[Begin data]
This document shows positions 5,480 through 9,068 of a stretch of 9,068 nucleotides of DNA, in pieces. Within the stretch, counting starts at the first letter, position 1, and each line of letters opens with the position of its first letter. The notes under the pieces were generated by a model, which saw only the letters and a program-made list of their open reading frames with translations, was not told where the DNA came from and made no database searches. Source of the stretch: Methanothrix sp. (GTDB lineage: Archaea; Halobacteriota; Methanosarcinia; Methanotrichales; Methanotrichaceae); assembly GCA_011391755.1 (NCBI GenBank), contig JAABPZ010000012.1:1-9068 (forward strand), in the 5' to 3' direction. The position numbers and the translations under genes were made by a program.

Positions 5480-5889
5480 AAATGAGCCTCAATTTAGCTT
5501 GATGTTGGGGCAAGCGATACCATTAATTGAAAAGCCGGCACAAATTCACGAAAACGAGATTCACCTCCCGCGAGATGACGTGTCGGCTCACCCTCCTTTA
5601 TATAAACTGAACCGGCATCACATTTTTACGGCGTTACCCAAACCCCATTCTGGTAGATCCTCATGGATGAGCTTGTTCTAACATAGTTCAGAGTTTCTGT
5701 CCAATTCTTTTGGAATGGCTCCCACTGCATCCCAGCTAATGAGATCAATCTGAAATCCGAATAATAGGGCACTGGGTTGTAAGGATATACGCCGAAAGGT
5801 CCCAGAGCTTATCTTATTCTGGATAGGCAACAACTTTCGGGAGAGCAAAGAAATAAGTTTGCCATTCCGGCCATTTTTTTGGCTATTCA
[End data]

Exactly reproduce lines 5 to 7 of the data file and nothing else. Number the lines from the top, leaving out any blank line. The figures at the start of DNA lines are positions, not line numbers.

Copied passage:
5601 TATAAACTGAACCGGCATCACATTTTTACGGCGTTACCCAAACCCCATTCTGGTAGATCCTCATGGATGAGCTTGTTCTAACATAGTTCAGAGTTTCTGT
5701 CCAATTCTTTTGGAATGGCTCCCACTGCATCCCAGCTAATGAGATCAATCTGAAATCCGAATAATAGGGCACTGGGTTGTAAGGATATACGCCGAAAGGT
5801 CCCAGAGCTTATCTTATTCTGGATAGGCAACAACTTTCGGGAGAGCAAAGAAATAAGTTTGCCATTCCGGCCATTTTTTTGGCTATTCA